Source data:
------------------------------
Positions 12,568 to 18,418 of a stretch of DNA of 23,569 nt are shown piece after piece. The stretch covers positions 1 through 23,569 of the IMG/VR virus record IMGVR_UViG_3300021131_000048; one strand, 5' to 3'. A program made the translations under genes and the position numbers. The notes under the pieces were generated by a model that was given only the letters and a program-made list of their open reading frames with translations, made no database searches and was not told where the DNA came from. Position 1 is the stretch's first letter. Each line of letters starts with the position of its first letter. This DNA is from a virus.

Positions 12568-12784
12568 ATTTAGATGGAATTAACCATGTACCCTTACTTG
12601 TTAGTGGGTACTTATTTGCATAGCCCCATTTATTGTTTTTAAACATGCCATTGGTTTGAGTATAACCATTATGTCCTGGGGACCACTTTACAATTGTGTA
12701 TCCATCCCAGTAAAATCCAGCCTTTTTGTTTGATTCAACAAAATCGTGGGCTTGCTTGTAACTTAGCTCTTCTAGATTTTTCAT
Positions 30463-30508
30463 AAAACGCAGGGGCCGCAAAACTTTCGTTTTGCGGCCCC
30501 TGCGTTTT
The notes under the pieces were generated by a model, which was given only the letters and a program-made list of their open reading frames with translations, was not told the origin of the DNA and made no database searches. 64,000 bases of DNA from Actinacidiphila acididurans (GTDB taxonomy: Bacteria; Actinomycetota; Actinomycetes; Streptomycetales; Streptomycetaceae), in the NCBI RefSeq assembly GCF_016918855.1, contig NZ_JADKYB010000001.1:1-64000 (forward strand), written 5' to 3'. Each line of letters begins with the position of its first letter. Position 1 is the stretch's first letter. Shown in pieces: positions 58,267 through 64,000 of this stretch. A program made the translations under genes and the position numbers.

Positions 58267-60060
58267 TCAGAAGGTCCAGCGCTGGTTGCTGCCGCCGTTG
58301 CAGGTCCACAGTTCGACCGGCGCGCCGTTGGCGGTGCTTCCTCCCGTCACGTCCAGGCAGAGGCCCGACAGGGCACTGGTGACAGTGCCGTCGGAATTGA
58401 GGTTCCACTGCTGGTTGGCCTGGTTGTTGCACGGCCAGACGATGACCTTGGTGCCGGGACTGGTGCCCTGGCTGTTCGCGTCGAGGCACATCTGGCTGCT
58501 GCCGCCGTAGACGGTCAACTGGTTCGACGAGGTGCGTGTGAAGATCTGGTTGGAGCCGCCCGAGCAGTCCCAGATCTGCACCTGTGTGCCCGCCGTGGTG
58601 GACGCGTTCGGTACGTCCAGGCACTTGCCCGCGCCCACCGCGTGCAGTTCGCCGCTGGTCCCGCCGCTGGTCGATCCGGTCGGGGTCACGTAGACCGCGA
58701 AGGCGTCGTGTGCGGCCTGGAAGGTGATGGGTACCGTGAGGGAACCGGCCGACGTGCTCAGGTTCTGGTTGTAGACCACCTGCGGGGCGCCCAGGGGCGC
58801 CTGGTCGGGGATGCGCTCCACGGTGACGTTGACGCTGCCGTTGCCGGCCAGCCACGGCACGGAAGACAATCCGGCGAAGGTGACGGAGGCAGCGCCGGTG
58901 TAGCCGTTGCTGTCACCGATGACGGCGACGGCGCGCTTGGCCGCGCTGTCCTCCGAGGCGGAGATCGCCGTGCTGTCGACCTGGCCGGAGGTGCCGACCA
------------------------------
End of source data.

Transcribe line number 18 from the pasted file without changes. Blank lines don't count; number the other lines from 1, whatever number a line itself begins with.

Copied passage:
58901 TAGCCGTTGCTGTCACCGATGACGGCGACGGCGCGCTTGGCCGCGCTGTCCTCCGAGGCGGAGATCGCCGTGCTGTCGACCTGGCCGGAGGTGCCGACCA